The Orthodox Church recognizes seven sacraments or mysteries. The sacraments of the Orthodox Church are the Eucharist, Baptism, Chrismation, Ordination, Penance, Marriage, and Holy Oil for the sick. They believe that the elements of the sacraments become grace filled through the power of the Holy Spirit. They reject the use of statues as religious objects and instead use icons. Orthodox clergy may marry before ordination. Liturgical following the customs of the eastern churches.

Religious Tenets:

The Orthodox Church rejects both the supremacy of the Bishop of Roman as well as his papal infallibility. They reject the immaculate conception of Mary because of their rejection of the doctrine of original sin. They do affirm the perpetual virginity of Mary as well as her bodily assumption. They also give Mary the title "Mother of God." They also reject the Roman Catholic doctrine of the filioque that states the Holy Spirit proceeds from the Father and the Son. Instead, the Orthodox maintain that the Holy Spirit proceeds only from the Father.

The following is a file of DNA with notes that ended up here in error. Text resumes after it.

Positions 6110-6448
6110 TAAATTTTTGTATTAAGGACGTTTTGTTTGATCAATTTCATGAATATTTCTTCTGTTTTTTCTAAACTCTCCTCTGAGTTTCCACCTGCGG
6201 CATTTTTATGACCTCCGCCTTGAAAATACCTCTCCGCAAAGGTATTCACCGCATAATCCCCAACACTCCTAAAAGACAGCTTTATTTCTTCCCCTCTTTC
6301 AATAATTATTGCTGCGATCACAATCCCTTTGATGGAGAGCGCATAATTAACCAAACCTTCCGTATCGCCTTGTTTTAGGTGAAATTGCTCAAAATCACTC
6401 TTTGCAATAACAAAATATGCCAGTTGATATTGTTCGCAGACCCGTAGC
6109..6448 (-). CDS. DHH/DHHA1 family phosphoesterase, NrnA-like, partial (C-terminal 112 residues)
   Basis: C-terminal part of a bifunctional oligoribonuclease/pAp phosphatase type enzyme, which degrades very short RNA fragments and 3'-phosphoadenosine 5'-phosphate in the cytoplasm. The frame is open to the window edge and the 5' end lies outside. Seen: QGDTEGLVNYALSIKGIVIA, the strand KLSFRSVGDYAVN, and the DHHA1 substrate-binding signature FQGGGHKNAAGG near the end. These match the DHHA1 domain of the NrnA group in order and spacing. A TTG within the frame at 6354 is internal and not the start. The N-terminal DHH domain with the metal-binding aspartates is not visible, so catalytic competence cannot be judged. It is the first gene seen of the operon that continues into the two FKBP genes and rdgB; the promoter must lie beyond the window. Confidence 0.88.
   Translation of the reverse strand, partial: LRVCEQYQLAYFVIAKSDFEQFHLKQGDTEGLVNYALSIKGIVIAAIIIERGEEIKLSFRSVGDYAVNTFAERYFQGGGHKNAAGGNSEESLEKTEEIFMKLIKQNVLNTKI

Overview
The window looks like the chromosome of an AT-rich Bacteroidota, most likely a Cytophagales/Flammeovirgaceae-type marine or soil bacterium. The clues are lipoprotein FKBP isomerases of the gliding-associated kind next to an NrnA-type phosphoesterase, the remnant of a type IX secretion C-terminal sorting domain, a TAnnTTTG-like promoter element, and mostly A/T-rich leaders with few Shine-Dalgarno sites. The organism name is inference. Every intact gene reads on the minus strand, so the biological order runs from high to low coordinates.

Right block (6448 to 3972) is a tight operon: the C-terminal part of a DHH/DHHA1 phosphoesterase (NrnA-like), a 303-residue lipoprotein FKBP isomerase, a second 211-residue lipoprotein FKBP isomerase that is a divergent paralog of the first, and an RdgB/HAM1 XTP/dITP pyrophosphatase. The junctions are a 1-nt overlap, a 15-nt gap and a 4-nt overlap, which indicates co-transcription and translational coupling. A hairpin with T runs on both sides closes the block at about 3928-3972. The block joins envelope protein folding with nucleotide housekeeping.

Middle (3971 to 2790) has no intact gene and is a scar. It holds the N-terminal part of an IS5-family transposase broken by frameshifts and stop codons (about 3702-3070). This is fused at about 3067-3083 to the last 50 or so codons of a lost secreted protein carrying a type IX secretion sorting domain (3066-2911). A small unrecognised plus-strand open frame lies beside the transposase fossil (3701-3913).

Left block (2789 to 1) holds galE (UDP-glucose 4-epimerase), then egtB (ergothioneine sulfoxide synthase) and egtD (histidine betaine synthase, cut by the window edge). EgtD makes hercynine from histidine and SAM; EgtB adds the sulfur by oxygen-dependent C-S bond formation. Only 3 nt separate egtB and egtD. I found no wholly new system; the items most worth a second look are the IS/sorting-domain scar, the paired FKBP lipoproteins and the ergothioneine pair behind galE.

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DENOMINATION: Episcopal Church (a branch of the Anglican Church communion)

Statistics:

bullet(7,388) 2,504,682

History:

The Anglican Church began when Henry VIII separated the English Church from Rome. The Episcopal Church became a denomination, distinct from the Church of England, after the American Revolution. The Episcopal Church has been ordaining women to the priesthood since 1988.

Authority:

The Episcopal Church believes the Bible is divinely inspired. They also accept the Nicene and Apostles' Creeds. The Episcopal Church gives its members great latitude in interpreting its doctrine.

Religious Practices: